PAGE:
THE KINGDOM OF TONGA – MY EXOTIC POLYNESIAN DREAM

Tonga sounds and looks just like the ultimate Polynesian dream – a distant kingdom of numerous South Pacific islands, many of them – uninhabited, most lined in white beaches and coral reefs, and covered with tropical rainforest. But what more – besides the inviting tourist booklets, sunny weather and blue ocean waters – could expect and discover a well-travelled globe-trotter like me?

Kingdom of Tonga: Quick facts

• The official name is “the Kingdom of Tonga”, a sovereign state and archipelago comprising of an impressive number of small islands, (169 of them!) scattered over 700,000 sq km of the southern Pacific Ocean. Out of 169, only 36 islands are inhabited.
• Tonga became known in the West as “the Friendly Islands” because of the nice reception given to Captain James Cook on his first visit in 1773. (According to writer and Tonga researcher William Mariner though, the chiefs wanted to kill Cook but just couldn’t agree how to do it…)
• Until 1970, Tonga, which never relinquished its sovereignty to any foreign power, had British protected state status. Quite soon, in 2010, it moved to a constitutional monarchy rather than the traditional absolute kingdom, had first partial representative elections and today the population of only under 110 000 people lives under the generous reign of kingTupou VI.
• The main island is Tongatapu, which is protected by lagoons and limestone cliffs, hosts the rural capital of Nuku’alofa and 70% of the entire population. Here you’ll also find beach resorts, plantations and the Ha’amonga ʻa Maui, a monumental coral gate from the 1200s.

Some call it “The Kingdom of true exploration”

And… here I land – in this ultimate ocean paradise, fresh from the relatively short, 3,5-hour flight from Auckland. By the way, Tonga is mostly popular for marine life lovers who want to see something truly grand – whales giving birth! In Tongan “winter” the gigantic mammals swim north from Antarctica to have their gargantuan babies born in the warm hug of archipelago’s pristine blue waters and you’d be lucky to witness it…
Anyway, that’s not why I’m here. Plus, it’s February, not the tourist season. I’m only here to explore… Which, naturally included going from one island to another with a ferry. Or, if you prefer, you could fly by plane – an amazingly picturesque flight of only… 7 minutes!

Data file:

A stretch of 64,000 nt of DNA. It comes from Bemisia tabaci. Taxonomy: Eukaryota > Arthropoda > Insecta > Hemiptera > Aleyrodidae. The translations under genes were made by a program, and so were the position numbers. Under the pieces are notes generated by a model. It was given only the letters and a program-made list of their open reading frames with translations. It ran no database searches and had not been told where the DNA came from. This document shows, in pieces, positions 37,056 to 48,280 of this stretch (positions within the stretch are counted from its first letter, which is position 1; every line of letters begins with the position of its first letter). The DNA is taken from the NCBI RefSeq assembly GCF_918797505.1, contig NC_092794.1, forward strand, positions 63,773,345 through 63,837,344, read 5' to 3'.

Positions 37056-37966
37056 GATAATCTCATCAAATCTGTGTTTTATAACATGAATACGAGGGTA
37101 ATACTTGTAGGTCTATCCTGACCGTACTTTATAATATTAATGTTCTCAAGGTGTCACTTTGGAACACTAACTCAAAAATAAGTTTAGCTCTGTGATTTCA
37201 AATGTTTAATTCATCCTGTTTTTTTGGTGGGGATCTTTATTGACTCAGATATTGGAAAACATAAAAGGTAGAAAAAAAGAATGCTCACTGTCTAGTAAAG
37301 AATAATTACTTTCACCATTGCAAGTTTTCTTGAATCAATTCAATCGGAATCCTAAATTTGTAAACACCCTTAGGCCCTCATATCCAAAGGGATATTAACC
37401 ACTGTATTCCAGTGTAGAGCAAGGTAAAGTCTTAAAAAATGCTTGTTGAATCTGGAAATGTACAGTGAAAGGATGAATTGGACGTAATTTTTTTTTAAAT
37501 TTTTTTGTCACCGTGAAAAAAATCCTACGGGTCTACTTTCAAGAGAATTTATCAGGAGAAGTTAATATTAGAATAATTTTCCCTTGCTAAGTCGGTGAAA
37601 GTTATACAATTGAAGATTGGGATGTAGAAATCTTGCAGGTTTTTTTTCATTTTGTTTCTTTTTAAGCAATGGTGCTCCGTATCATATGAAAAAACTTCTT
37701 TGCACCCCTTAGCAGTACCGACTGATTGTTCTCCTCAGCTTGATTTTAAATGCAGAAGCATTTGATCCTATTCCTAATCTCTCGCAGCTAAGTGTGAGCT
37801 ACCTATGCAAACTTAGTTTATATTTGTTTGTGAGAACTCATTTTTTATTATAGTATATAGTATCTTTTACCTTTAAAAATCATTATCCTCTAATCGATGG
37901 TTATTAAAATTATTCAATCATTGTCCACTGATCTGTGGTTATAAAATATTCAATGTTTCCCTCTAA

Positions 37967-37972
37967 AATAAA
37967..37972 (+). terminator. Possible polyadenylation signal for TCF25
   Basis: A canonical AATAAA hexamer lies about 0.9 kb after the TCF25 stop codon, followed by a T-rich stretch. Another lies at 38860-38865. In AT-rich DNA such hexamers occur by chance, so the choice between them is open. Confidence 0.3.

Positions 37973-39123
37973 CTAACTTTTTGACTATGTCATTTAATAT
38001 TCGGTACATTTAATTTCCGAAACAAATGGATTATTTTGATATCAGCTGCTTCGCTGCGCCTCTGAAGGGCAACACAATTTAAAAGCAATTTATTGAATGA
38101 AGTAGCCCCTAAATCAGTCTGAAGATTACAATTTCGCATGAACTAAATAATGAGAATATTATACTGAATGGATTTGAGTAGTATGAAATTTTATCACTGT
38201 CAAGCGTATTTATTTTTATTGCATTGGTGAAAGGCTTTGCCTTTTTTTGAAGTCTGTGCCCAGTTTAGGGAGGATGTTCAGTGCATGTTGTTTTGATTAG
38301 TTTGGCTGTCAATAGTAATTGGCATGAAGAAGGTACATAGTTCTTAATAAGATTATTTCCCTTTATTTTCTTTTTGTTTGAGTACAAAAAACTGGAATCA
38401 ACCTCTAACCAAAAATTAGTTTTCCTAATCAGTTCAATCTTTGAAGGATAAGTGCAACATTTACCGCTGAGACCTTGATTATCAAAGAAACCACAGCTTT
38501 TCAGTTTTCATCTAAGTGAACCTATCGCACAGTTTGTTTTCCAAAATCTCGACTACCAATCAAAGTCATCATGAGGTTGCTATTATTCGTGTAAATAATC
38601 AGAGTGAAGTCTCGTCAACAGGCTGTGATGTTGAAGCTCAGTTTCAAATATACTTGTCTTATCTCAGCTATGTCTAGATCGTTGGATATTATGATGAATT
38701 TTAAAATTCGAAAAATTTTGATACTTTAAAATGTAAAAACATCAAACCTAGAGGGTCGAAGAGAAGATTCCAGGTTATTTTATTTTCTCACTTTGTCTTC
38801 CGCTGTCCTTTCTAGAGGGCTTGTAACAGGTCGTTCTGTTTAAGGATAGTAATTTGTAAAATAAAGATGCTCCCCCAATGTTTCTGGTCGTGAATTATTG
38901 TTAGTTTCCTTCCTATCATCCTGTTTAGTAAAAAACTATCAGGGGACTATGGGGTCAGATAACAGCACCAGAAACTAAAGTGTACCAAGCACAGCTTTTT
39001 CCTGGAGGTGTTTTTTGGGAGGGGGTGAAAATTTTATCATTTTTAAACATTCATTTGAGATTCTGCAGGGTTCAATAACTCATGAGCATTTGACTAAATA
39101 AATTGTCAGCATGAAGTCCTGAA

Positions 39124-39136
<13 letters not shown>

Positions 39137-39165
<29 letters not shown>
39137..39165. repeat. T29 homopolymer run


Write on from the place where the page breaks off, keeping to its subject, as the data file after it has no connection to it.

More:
One thing is certain. Tongans are very religious. Most Protestants (small Catholic minority), due to British influence, they have churches everywhere and Sunday is strictly a sacred day. Everything is closed, even restaurants and shops, all the people get dressed up, go to the church and sing. With such climate and beautiful nature, ocean and beaches they really should be thanking God.
Maybe that’s why Tongans are very nice people. Smiling and friendly. It’s a pleasure to be there and Tonga tells you “Welcome” in many ways, including the no-visa-required regime. Visitors are predominantly “the neighbours”, Aussies and Kiwis, who leave a certain cultural footprint.
Pricewise, Tonga is reasonable, a bit cheaper than Australia and New Zealand.
The main export is coconuts and copra (which is about the same, lol).

The Food

What can I say is great, the abundance of seafood – caught in the morning, served right away – and meat (the local wild pig is almost everywhere).

“Kava” is the regional, traditional drink of Polynesia that has its own ceremonies and the whole culture. (The roots of the plant are used to produce a drink with sedative, anaesthetic, and euphoriant effect.)
In conclusion, I’d say that Tongans – like most Pacific nations with year-round sun and wonderful weather – are not fans of hard, tedious work. The fierce competition of the West, the business schedules, sales goals and financial targets feel millions of miles away.
People here are uniquely laid-back and calm, living a simpler, obviously happy life.
Visit them one day and get a taste of it.

This is very rare – a palm tree with two stalks

  

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